MET UA 654 GIS and Spatial Analysis
Geographic Information Systems for Planners provides an introduction to Geographic Information Systems (GIS) specifically with a focus on applications in urban planning. The role of spatial analysis in local, state and regional planning has steadily increased over the last decade with the infusion of windows-based GIS software such as ESRI ArcGIS. The class focus is to prepare students to feel comfortable communicating with other GIS users, research spatial data, and produce high quality digital maps in an applied learning environment. [ 4 cr. ]Spring 2023
|A1||IND||Sungu-Eryilm||CAS 327||T||6:00 pm – 8:45 pm|
Under special circumstances, certificate courses may be substituted with prior approval of the academic advisor.
City Planning & Urban Affairs Faculty
View All Faculty
Lecturer, City Planning & Urban Affairs
Professor of Sociology, Bridgewater State University
PhD, MA, BA, American University
Lecturer, City Planning & Urban Affairs
Economic Development Lead (New England), Amazon
MA, Tufts University; BA, History, St. Anselm College
Lecturer, City Planning & Urban Affairs
Technology Policy Analyst, US Department of Transportation
PhD, University of California Irvine; BA, Wesleyan University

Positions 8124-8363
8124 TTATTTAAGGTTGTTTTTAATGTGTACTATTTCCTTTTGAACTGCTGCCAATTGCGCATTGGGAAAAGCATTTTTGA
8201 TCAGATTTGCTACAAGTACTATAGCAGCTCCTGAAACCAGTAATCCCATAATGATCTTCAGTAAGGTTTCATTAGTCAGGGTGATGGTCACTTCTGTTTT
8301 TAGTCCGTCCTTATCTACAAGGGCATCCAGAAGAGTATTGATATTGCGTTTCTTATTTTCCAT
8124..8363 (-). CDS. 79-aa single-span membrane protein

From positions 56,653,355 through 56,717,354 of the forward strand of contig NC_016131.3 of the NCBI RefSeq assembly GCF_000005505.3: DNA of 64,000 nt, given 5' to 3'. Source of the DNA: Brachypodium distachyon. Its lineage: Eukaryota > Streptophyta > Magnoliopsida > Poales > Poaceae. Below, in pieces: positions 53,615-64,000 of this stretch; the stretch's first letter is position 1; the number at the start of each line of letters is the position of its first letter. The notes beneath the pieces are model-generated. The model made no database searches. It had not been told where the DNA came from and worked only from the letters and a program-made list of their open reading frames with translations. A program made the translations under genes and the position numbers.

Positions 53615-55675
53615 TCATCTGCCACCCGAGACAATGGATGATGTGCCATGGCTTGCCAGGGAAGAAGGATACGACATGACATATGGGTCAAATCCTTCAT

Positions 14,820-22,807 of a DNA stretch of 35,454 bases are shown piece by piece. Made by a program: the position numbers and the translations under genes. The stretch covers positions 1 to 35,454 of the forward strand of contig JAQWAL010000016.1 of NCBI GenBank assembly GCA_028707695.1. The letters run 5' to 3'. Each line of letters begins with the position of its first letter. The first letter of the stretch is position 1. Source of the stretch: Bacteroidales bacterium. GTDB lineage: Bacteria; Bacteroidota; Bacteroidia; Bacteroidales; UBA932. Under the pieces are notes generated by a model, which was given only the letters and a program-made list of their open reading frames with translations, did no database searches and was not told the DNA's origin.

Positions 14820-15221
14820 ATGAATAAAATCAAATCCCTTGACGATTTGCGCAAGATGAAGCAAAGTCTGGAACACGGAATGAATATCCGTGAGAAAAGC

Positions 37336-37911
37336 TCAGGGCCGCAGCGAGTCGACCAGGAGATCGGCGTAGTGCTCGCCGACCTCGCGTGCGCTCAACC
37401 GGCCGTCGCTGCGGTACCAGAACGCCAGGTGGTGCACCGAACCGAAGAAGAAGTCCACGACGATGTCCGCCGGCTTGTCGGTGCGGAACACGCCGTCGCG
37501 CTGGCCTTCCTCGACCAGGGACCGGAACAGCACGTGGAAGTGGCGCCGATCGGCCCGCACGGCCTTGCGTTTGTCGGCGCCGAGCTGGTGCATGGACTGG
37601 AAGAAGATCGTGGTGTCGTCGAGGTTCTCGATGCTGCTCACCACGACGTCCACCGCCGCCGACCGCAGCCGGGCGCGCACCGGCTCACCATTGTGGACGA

Lecturer, City Planning & Urban Affairs
Former (retired) Principal Technical Advisor for Planning and Innovative Finance at the US DOT’s Volpe National Transportation Systems Center
MPA, Harvard University; BA, Rhodes College
Lecturer, City Planning & Urban Affairs
Principal and Founder of Pracademic Solutions
DrPH candidate, Tufts University School of Medicine; MPH, Boston University; MCP, Boston University; BS, Wentworth Institute of Technology
Tuition & Financial Assistance
Competitive TuitionOur part-time rates are substantially lower than those of the traditional, full-time residential programs yet provide access to the same high-quality BU education.
Comprehensive Financial AssistanceOur services include scholarships, graduate loans, and payment plans.
Please visit the BU MET admissions page for details on how to apply, financial assistance, tuition and fees, requirements for international students, and more.
News & Events
April 18th, 2023 at: 2:30pm - 3:15pm
Financing your BU MET Graduate Education (for DOMESTIC students)
April 21st, 2023 at: 10:00am
Computer Science Research Seminar Series: Multimodal Machine Learning and Human-Centered Computing for Health and Wellbeing
April 21st, 2023 at: 3:00pm
Celebrating with the ABA Community the 5th Anniversary of MS in ABA